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Beyond that, a big portion of the improvements stems around the memory. They moved from GDDR5 to GDDR5X for a faster Data Rate. The GTX 1080’s 256-bit interface, for example, runs at a total data rate of 10 Gbps. In combination with this, they also made drastic changes to memory compression. The bright purple/pink photos below show how much of a frame was compressed before on Maxwell compared to Pascal. It’s still not everything, but that additional compression along with the additional bandwidth makes a big difference. In the slides that Nvidia showed off, they said the total effective bandwidth when combining the two is like 1.7x better than the GTX 980 and the 980 wasn’t exactly a slouch.

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  GTX 1080 GTX 980 Ti GTX 980 GTX 780
CUDA Cores 2560 2816 2048 2304
Texture Units 160 176 128 192
ROPs 64 96 64 48
Core Clock 1607MHz 1000MHz 1126MHz 863MHz
Boost Clock 1733MHz 1075MHz 1216MHz 900Mhz
Memory Clock 10Gbps 7Gbps 7Gbps 6Gbps
Memory Bus Width 256-bit 384-bit 256-bit 384-bit
TDP 180W 250W 165W 250W
GPU GP104 GM200 GM204 GK110
Transistor Count 7.2B 8B 5.2B 7.1B
Manufacturing Process 16nm 28nm 28nm 28nm
Launch Price

MSRP: $599

Founders $699

$649 $549 $649


So when we get down to it how does the GTX 1080 compare to the previous cards like the GTX 980 Ti, GTX 980, and even the older GTX 780. Well, typically when we see a new card you will find the biggest difference in the number of CUDA cores. More cores means more processing power. But the GTX 1080 does something interesting. See the GTX 980 TI actually has more CUDA cores with its 2816 vs the GTX 1080’s 2560 cores. That’s not to say that the GTX 1080 isn’t faster, but they are obviously getting the power from other areas like the memory improvements I already mentioned. Another big reason is that huge difference in clock speeds. We went from seeing low 1GHz clock speeds up to 1607MHz for the core clock and 1733MHz for the boost clock, hell that’s almost double the clock speed of the older GTX 780. We have more memory but the GTX 1080 is sporting a 256-bit controller just like the GTX 980 where the 980 Ti and the GTX 780 have a larger bus width. The TDP is back down as well, just like the GTX 980. What all of this tells me is that just like the GTX 980, Nvidia has left room at the top to respond to anything AMD brings out. Given the huge gains, the GTX 1080 has with its low power usage and low CUDA core the GP100 based Pascal cards are going to be insane!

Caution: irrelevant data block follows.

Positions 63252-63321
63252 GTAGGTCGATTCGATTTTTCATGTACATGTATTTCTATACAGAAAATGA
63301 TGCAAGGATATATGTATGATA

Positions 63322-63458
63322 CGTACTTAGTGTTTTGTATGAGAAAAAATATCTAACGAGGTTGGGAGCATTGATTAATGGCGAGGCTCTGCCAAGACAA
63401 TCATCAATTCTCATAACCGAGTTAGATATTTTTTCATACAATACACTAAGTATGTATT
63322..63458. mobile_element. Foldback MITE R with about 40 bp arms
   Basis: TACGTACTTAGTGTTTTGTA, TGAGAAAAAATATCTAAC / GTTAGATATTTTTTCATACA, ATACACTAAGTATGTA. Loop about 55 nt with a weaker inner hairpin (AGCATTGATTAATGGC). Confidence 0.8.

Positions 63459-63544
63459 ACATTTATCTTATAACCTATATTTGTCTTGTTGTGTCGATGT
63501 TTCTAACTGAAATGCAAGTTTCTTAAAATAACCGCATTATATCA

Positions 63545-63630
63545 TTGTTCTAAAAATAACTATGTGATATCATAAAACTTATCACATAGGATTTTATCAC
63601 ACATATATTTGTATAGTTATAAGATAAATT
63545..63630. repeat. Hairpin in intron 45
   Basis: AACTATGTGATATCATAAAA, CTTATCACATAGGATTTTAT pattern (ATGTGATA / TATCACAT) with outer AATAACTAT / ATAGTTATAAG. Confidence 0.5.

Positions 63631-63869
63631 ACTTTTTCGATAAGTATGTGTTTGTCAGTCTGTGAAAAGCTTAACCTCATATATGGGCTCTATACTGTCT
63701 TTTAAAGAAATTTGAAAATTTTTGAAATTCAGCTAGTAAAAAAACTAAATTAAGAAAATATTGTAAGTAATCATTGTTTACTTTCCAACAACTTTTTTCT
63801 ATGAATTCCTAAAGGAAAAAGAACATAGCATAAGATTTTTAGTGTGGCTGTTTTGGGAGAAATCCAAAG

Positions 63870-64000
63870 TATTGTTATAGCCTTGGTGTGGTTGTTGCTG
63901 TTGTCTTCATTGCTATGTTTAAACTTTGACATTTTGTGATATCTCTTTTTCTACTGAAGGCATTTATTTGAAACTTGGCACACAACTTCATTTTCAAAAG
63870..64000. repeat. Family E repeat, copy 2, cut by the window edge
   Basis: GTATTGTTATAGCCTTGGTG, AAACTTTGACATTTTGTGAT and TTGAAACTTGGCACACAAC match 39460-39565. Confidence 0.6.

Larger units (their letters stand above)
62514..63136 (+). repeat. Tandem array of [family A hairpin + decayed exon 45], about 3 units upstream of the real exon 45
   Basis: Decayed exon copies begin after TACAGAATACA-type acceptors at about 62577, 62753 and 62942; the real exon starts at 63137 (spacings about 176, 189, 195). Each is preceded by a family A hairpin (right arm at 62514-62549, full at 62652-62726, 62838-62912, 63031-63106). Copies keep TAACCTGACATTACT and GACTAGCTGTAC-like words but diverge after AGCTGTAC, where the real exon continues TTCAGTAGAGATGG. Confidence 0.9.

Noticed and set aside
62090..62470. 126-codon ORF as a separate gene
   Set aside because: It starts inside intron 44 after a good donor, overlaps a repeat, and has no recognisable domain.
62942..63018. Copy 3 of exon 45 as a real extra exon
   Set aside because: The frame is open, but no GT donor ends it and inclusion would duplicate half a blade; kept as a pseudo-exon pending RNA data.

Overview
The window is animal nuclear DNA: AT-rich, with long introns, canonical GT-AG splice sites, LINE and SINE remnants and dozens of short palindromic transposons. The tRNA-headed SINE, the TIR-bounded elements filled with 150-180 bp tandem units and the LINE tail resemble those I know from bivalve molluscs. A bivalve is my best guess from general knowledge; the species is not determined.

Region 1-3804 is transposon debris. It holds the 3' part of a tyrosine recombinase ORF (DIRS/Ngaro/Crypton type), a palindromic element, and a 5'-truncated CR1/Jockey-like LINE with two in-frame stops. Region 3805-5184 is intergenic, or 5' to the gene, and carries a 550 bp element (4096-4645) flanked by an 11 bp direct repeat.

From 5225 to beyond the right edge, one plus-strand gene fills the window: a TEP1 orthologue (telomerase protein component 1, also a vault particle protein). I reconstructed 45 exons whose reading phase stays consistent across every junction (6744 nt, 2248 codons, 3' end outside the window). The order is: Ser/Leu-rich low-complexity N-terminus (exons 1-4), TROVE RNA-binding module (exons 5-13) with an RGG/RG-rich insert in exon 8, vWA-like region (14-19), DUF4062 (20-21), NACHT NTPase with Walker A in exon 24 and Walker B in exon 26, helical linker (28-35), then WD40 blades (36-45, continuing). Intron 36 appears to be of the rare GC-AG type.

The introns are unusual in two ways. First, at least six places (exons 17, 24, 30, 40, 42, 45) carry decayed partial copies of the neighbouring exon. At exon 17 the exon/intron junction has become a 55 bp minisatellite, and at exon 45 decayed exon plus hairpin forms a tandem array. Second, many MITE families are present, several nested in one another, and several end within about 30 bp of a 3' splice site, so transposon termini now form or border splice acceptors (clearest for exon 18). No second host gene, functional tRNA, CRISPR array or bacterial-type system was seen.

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Nvidia also introduced new SLI bridges. In fact, they are calling them SLI HB bridges for their High Bandwidth. These new bridges use both ports and increase the bandwidth between cards. This isn’t a big deal in 1080 or 1400 but when you move up to 4k,5k, and when running surround you need the bandwidth. This does also go along with the announcement that the GTX 1080 only supports SLI with one other card, so 3 and 4 card configurations are out the window now.

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garfi3ld's Avatar
garfi3ld replied the topic: #37941 22 Jun 2016 15:45
Today I take a late look at the new GTX 1080